Why didn’t you come?

Truth: I don’t know. I guess…

I was worried I wouldn’t have time to recover.

I wanted to see all of you, but didn’t know

What to say or if you wanted me there.

I was worried it was just a polite invite.

But, not a heartfelt one. I should be more confidant.

The travel. So many hours with people

I don’t know.

Then there’s all the smiling.

The catching up because

I didn’t know that was happening in your life.


What’s the problem exactly?

We’re in a sea of social bonds

Instead of hydrogen bonds

Extroverts are buoyant

Introverts are dissolved

It’s science. A hard truth. Reality.


Villa Florida, Misiones, Paraguay

Villa Florida, Misiones, Paraguay

The day I felt most successful in Paraguay was the day I fixed my sink, fixed my toilet, taught 5 hours, and then tutored someone in English. But, it wasn’t the teaching or tutoring that made me feel like a champion. There is something incomparably gratifying about fixing things all on my own.

A simple joy derived from working with my hands on tangible things stems from my roots. My father is a carpenter, furniture maker, set builder, scenic designer, and general jack-of-all-trades when it comes to buildings things (petty much any medium). My mother is an artist (painter and sculptor) whose dabbles (and dives) into costume design, house building, furniture making, and set design. My stepfather is a furniture maker who also builds houses, fixes just about anything, goes logging with his horse, and changes his truck’s oil on his own. My stepmother, she’ll try to tell you she’s not crafty, but she knits, draws, and knows more about remodelling than she lets on.

A lot of what I do in the Peace Corps is intangible. I teach life skills. I teach English. I talk about health theoretically and US culture. I try to set an example for all the young women who cross my path. But, aside from the occasional breakthrough—like when one of my youth answers a question with an answer so profound it makes me pause or one of my students strings together a good sentence or two in English—I don’t see results.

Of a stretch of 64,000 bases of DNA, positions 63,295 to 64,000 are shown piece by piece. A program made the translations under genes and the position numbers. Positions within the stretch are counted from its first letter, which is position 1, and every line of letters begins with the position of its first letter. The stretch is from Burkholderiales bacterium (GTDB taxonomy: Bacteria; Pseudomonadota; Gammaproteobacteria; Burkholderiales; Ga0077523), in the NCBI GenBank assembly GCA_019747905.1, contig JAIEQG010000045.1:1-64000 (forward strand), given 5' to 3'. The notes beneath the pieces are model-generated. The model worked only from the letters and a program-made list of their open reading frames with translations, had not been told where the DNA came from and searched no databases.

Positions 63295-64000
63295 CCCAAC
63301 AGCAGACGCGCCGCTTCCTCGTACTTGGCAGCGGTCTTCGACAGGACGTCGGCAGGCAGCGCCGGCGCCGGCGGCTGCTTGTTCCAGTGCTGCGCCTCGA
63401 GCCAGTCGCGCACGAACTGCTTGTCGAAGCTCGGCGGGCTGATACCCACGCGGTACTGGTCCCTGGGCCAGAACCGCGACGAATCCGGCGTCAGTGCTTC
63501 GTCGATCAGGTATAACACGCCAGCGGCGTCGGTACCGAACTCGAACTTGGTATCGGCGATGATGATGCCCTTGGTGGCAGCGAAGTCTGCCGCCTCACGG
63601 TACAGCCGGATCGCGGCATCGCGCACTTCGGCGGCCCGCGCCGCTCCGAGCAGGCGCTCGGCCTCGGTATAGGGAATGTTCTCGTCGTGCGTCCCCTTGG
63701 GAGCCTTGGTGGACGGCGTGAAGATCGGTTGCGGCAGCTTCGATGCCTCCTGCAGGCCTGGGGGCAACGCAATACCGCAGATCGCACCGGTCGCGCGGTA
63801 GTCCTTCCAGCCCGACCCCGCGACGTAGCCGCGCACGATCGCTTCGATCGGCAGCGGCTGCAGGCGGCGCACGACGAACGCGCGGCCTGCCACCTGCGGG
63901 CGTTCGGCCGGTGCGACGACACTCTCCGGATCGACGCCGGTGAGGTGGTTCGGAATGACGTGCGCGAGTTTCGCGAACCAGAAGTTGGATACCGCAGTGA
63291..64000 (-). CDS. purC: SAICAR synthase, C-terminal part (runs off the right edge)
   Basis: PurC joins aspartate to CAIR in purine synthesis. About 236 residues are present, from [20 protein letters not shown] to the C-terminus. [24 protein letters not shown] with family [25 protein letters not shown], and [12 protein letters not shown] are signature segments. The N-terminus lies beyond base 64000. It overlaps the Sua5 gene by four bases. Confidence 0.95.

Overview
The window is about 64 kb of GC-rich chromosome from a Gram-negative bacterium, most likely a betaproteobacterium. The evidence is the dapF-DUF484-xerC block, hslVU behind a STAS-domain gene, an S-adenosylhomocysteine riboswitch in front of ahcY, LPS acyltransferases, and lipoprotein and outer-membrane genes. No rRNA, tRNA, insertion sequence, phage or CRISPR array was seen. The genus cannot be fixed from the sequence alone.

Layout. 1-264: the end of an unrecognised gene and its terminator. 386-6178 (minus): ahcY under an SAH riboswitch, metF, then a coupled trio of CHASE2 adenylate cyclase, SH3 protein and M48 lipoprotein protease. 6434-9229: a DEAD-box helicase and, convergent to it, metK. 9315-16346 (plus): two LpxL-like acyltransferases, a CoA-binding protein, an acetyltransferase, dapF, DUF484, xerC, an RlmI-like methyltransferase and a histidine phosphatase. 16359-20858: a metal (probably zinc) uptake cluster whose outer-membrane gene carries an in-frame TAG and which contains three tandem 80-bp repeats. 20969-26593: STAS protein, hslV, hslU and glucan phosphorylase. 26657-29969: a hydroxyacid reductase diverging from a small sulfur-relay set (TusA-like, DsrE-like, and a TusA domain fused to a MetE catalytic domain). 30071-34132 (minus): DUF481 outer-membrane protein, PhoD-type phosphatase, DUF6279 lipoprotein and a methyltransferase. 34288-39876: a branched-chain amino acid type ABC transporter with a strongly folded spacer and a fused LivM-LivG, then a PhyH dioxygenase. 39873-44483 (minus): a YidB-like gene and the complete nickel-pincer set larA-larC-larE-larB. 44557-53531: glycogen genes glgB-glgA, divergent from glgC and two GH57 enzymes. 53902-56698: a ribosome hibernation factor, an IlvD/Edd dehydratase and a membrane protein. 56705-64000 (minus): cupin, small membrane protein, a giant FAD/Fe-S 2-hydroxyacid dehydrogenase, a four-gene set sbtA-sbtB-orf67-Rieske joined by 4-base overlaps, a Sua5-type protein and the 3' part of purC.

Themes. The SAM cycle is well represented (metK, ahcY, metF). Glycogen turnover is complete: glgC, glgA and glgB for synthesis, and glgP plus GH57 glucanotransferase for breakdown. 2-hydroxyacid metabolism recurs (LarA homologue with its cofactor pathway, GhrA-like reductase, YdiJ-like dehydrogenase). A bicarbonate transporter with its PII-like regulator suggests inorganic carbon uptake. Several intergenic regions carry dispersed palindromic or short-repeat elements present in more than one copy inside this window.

On the flip side, when I fixed my sink and toilet I instantly saw my success. One minute my sink was clogged—so obviously I took it apart and in doing so discovered a critical screw was stripped (from years of abuse) and I couldn’t put it back together—hours later it was functioning better than it had before I tampered with it. As for my toilet, the connection between the pipe that brings clean water into the toilet every time I flush and the toilet itself was demolished. Every time I flushed there was a jet of water. The water was only clean, which was nice. A trip to the hardware stone, lots of explaining and acting out what I needed, and I came home with all I needed to fix everything. Whoop! Done. Master carpenter right here, in the middle of Paraguay! Take that Mr. Machismo.

I can get all fancy with my talk of and work in social marketing, behavior change, and capacity building, but it will always come back to the same thing. The day I changed the lock on my door with just a knife I was ecstatic. The day I fixed my sink and toilet, I could have taken on anything. I can fly as far away as I want, but I won’t forget my roots. Not for nothing.